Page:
House, sandstone and iron fencing | NSW Environment, Energy and Science

Culture and heritage


House, sandstone and iron fencing

Item details

Name of item: House, sandstone and iron fencing
Other name/s: former Arnold
Type of item: Built
Group/Collection: Residential buildings (private)
Category: House
Primary address: 8 South Avenue, Double Bay, NSW 2028
Local govt. area: Woollahra
All addresses
Street AddressSuburb/townLGAParishCountyType
8 South AvenueDouble BayWoollahra  Primary Address

Statement of significance:

The site was part of the original grant to James Hamilton in 1840. The house known as 'Arnold' was built in 1890 for John Williams. The building at 8 South Avenue, Double Bay is significant as a fine and largely intact external example of the Queen Anne style as used in a residential building. The building which sits behind a high sandstone fence with large mature trees on the boundary is a fine example of the combination of materials and detailing which was indicative of the style. The building has rare aesthetic significance for the largely intact facades and detailing and the strong contribution it makes to the character of the immediate area. It has some social significance for its association with local identities.
Note: The State Heritage Inventory provides information about heritage items listed by local and State government agencies. The State Heritage Inventory is continually being updated by local and State agencies as new information becomes available. Read the OEH copyright and disclaimer.


Construction years: 1890-1890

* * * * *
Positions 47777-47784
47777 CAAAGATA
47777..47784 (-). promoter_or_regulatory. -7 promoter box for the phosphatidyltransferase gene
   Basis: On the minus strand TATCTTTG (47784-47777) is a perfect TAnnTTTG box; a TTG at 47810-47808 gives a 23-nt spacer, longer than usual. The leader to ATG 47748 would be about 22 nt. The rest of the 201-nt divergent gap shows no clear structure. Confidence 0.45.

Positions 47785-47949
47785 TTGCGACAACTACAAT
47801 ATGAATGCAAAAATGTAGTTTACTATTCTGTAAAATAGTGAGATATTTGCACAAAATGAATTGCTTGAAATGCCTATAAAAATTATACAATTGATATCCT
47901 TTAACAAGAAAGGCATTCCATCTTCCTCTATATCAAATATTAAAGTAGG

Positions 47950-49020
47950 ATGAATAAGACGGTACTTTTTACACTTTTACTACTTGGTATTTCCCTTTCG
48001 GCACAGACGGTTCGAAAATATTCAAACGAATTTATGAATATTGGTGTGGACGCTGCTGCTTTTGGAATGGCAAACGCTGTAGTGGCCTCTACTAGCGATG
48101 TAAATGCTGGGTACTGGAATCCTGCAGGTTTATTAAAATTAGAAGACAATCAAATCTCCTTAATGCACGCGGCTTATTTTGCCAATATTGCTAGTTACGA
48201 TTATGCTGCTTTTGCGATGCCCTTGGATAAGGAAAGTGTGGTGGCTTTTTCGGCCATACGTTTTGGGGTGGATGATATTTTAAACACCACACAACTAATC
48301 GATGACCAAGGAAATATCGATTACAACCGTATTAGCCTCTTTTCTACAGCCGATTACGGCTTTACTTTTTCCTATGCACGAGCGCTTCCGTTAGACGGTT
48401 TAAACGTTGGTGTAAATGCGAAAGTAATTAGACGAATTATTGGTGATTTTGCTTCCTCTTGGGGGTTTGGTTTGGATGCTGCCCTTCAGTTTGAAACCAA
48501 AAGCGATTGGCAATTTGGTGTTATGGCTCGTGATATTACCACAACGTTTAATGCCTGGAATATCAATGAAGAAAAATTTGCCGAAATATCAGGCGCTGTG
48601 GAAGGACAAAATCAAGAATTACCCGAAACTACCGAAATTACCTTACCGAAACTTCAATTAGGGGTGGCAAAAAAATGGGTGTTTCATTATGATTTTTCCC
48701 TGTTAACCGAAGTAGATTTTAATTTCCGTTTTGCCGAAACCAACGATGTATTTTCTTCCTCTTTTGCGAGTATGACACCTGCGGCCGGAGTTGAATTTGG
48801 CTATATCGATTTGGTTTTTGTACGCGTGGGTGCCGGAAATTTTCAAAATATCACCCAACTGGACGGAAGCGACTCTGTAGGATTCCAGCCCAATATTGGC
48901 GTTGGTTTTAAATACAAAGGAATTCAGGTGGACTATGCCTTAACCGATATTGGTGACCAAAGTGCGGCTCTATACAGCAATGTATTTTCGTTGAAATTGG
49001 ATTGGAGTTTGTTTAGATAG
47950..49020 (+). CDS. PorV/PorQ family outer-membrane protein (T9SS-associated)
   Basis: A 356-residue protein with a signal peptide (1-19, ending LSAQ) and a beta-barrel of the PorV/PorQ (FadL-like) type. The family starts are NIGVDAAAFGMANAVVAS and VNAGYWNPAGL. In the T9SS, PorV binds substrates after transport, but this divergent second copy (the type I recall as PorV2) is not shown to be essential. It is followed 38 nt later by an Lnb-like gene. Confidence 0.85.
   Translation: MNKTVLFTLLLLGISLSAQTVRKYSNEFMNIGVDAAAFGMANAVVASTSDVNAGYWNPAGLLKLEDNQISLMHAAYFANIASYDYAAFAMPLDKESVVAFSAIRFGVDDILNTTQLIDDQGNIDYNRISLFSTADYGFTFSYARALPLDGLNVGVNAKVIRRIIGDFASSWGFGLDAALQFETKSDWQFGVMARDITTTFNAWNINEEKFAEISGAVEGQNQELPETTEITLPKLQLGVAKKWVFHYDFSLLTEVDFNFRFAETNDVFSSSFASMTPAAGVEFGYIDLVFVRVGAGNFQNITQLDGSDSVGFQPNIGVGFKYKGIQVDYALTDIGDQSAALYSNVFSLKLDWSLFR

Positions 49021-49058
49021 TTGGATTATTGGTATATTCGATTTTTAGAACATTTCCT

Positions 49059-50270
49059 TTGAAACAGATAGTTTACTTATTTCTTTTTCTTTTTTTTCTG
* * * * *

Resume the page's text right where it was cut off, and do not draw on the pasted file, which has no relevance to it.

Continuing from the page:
Physical description: Two storey face brick house in the Federation Queen Anne style. Roof is a series of hips and gables, with glazed terra cotta tiles and ridge cappings. Two tone brick chimneys with decorative tops and galvanised iron vents. Walls are generally tan face brick in a flemish bond at ground floor level, with a darker face brick base, and pebble dash rendered at first floor level. Single storey timber posted verandah to South Avenue has been enclosed with tan face brick. Two windows to enclosure with operable timber shutters. The carved timber posts and brackets marking the main entrance door remain, as does the timber valance. Front door is solid timber, with decorative timber frame and stain glass top light. Gable end to South Avenue is supported by ornate timber brackets and a projecting facade bay at ground level. Gable end has timber construction with pebble dash rendered masonry infill, decorative timber fascia, and airvent. Half-height french doors with operable timber shutters open onto half-size timber balcony, supported by exposed timber joists. Balcony has decorative timber balustrade. Facade bay has carved stone architrave to double hung windows and top lights, and face brick base. A small gable protrusion to the main hip roof has awning windows to attic room. Window openings to Ocean Avenue have segmental arched window heads in red brick with a keystone detail, stain glass toplights and operable timber shutters. A dormer window to Ocean Avenue has timber and pebble dash rendered masonry infill to gable end, timber cladding to sides, and a pair of double hung windows to the front. Palisade fence to South Avenue, stone and timber panel fence to Ocean Avenue above a stone retaining wall. Style: Federation Queen Anne External Materials: Tan face brick walls, dark brown face brick base, and red face brick details. Pebble dash masonry infill. Glazed terra cotta tiles to roof. Timber posted verandah. Decorative timber fascias and gable ends. Timber framed windows and doors. Internal Materials: Unseen
Physical condition and/or
Archaeological potential:
Generally in good condition, appears well maintained.
Date condition updated:17 Mar 04
Modifications and dates: The verandah enclosure to the front is of different tan face bricks in a stretcher bond. Other building works have included the enlargement of an existing living room (1961), the rebuilding of the sandstone fence (1972), and the addition of a rear kitchen (1980).